EGU General Assembly 2020
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Strain-weakening rheology in Earth’s lower mantle: a multi-scale numerical endeavour

Gregor J. Golabek1, Anna J. P. Gülcher2, Marcel Thielmann1, Paul J. Tackley2, and Maxim D. Ballmer2,3,4
Gregor J. Golabek et al.
  • 1Bayerisches Geoinstitut, University of Bayreuth, Germany
  • 2Institute of Geophysics, Department of Earth Sciences, ETH Zürich, Switzerland (
  • 3Department of Earth Sciences, University College London, UK
  • 4Earth-Life Science Institute, Tokyo Institute of Technology, Japan

Rocks in the Earth’s interior are not homogeneous but consist of different mineralogical phases with different rheological properties. Deformation of heterogeneous rocks is thus also heterogeneous, and strongly depends on the rheological contrasts and spatial distribution of the mineral phases. In Earth’s lower mantle, the main rock constituents are bridgmanite (Br) and smaller amounts of ferropericlase (Fp). Bridgmanite is substantially stronger than ferropericlase [1]. Recent studies propose that lower mantle rheology is highly dependent on the relative mineral abundances and distribution of these two phases [1,2]. It has been suggested that for bridgmanite-depleted compositions, the viscosity decreases with accumulating strain due to the interconnection of the weaker ferropericlase. This implies that deformation may localize in the lower mantle, potentially aiding the formation and preservation of compositionally distinct and “hidden” reservoirs away from these regions of localized deformation [3]. Therefore, understanding the rheological nature of Br-Fp aggregates on a small-scale is crucial for assessing the dynamics of global mantle convection. Here, we address this objective with multi-scale numerical approaches.  

Using a numerical-statistical approach, a connection between ferropericlase morphology and effective rheology of Earth’s lower mantle has recently been established [4]. Results show that bulk-rock weakening depends on the topology of the weak phase as well on its rheology, but also that significant rheological weakening can already be achieved when ferropericlase does not (yet) form an interconnected weak layer.

In a second suite of models, we implement a macro-scale description of strain-weakening based on the micro-scale solutions found in [4] in a global mantle convection model to test the first-order effect of strain weakening on convection dynamics in the lower mantle. We present 2D numerical models of thermochemical convection in a spherical annulus geometry [5] that include a new implementation of tracking the strain ellipse at each tracer through time. We further allow lower mantle materials to rheologically weaken once a certain strain threshold has been reached. Preliminary results indicate that strain localizes along both up- and downwellings in the lower mantle and that rheological weakening has a stabilizing effect on these conduits.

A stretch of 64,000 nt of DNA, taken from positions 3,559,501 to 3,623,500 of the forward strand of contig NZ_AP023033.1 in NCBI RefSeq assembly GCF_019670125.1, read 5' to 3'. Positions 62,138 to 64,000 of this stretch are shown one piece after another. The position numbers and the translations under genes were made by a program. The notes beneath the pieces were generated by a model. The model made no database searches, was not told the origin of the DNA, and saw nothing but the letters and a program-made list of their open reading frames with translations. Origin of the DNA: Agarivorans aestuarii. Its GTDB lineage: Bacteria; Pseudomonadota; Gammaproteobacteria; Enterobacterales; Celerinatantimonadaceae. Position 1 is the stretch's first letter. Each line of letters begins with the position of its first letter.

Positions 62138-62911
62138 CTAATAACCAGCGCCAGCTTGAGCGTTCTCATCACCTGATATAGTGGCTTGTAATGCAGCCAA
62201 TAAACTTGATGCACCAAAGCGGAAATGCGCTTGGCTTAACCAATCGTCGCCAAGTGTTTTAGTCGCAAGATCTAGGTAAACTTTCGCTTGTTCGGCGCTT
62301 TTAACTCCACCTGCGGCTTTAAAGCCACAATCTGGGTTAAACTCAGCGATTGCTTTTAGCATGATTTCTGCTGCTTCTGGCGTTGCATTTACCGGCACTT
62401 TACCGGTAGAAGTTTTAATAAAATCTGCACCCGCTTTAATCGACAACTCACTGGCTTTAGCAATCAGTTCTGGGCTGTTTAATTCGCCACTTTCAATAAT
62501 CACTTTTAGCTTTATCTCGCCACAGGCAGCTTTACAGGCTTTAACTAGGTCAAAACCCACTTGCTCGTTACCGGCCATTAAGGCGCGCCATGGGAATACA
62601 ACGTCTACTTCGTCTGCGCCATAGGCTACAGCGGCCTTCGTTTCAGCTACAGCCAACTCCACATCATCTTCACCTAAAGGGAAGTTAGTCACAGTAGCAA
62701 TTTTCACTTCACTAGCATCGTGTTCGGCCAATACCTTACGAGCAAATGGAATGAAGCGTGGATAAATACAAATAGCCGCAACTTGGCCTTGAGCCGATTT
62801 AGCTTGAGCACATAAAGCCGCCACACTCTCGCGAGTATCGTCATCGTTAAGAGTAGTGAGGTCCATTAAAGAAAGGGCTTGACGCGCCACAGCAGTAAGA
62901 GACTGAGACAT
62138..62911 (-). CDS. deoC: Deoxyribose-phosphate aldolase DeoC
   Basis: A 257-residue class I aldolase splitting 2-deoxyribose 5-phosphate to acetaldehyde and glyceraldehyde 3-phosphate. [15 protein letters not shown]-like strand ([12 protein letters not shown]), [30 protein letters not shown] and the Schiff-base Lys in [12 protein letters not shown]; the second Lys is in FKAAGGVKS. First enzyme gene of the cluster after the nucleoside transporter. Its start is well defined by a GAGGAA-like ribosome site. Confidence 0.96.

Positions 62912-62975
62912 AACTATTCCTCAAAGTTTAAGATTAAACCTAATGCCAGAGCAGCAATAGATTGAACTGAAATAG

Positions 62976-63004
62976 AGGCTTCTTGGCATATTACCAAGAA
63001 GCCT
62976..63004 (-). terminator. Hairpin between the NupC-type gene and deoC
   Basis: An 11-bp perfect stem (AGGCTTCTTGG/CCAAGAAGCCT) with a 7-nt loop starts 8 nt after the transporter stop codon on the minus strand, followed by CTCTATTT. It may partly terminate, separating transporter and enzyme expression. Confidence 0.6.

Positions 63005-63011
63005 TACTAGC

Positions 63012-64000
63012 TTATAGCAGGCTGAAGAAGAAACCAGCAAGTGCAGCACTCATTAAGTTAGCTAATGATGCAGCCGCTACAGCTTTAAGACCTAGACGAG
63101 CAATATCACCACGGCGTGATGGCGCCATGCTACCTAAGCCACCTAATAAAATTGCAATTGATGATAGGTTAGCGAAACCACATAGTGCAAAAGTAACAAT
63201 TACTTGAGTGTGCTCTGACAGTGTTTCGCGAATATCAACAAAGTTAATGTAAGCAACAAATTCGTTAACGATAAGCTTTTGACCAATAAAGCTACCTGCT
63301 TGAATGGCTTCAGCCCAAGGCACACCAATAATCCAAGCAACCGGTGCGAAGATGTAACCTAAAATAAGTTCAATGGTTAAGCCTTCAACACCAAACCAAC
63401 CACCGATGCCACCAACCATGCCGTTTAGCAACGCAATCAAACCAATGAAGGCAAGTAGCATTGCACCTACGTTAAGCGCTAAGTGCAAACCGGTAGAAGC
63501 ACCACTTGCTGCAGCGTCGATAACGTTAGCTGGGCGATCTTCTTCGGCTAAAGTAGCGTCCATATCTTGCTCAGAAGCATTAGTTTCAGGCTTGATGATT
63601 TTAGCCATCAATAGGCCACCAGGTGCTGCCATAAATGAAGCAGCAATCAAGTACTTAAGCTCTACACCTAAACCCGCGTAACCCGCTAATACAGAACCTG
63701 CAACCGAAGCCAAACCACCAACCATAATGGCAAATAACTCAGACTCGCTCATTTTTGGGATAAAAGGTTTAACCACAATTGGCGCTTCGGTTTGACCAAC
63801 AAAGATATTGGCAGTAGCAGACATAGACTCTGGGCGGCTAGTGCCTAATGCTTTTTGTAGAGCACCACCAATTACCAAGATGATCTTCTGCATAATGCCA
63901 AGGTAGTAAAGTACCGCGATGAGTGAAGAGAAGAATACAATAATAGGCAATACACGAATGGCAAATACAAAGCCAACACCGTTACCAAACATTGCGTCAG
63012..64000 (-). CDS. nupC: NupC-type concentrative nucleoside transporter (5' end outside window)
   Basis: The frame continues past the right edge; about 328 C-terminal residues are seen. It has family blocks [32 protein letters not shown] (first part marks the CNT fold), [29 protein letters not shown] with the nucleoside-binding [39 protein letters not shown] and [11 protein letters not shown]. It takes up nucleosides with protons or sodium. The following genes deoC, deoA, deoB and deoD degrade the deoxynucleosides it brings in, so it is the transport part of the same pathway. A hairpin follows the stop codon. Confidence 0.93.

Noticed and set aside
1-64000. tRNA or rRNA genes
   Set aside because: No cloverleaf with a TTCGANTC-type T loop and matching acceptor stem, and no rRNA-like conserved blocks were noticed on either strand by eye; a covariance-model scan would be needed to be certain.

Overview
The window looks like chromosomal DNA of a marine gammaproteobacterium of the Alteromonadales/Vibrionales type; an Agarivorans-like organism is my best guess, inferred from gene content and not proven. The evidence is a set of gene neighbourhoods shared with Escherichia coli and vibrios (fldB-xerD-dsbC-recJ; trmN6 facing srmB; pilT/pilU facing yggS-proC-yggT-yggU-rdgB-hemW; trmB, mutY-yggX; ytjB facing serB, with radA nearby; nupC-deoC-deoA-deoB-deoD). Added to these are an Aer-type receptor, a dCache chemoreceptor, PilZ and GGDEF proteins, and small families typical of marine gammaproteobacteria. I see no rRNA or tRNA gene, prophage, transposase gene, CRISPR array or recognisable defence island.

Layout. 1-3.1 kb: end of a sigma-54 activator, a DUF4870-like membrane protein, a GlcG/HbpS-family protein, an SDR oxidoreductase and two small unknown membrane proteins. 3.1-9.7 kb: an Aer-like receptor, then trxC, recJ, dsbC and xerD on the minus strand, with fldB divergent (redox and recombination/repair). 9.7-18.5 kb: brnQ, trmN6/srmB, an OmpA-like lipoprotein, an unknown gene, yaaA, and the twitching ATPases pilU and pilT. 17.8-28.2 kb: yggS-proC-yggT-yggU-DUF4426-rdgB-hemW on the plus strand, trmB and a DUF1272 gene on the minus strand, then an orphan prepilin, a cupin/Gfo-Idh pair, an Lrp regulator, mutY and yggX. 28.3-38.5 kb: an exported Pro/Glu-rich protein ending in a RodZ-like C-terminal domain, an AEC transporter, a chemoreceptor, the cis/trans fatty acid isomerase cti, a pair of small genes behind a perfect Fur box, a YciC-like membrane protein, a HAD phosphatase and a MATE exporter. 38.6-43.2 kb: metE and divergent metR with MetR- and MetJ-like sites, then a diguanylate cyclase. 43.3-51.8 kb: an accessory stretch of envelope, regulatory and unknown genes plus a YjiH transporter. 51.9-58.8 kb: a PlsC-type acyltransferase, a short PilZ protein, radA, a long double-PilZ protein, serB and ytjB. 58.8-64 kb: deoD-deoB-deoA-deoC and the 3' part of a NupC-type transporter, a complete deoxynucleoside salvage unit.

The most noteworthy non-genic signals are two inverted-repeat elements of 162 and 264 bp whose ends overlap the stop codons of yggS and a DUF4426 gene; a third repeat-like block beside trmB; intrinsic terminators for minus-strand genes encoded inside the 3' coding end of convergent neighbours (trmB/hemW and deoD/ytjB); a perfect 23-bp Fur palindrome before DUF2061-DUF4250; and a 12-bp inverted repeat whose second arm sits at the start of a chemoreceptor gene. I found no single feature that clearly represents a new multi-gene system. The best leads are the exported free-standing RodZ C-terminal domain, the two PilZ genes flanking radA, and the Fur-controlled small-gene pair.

This multi-scale approach is essential for addressing lower-mantle rheological behavior and our results form an important step towards addressing the feasibility of isolated, long-lived geochemical reservoirs in Earth’s lower mantle.

[1] Yamazaki and Karato (2001), Am. Mineral. 86, 385-391. [2] Girard et al. (2016), Science 351, 144-147. [3] Ballmer et al. (2017), Nat. Geosci. 10, 236-240. [4] Thielmann et al. (2020), Geochem. Geophys. Geosyst., doi:10.1029/2019GC008688. [5] Hernlund and Tackley (2008), Phys. Earth Planet. Int. 171, 48–54.

How to cite: Golabek, G. J., Gülcher, A. J. P., Thielmann, M., Tackley, P. J., and Ballmer, M. D.: Strain-weakening rheology in Earth’s lower mantle: a multi-scale numerical endeavour, EGU General Assembly 2020, Online, 4–8 May 2020, EGU2020-11689,, 2020

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Presentation version 1 – uploaded on 03 May 2020
  • CC1: Comment on EGU2020-11689, Bernhard Steinberger, 05 May 2020

    Just a general comment - I really like the presentation style as a movie with slides (also for your other presentation); I think this comes closest to the real conference experience and is even better because we can rewind. Also the length is ideal. Content-wise, I'm looking forward to read the paper that is now in preparation.

    • AC1: Reply to CC1, Anna Gülcher, 05 May 2020

      Hi Bernhard, thank you for your kind comment. We're glad to hear that you enjoyed this presentation style and notice your interest in our work. We're still in the process of retrieving and understanding the global-scale results, but will keep you posted when anything goes public.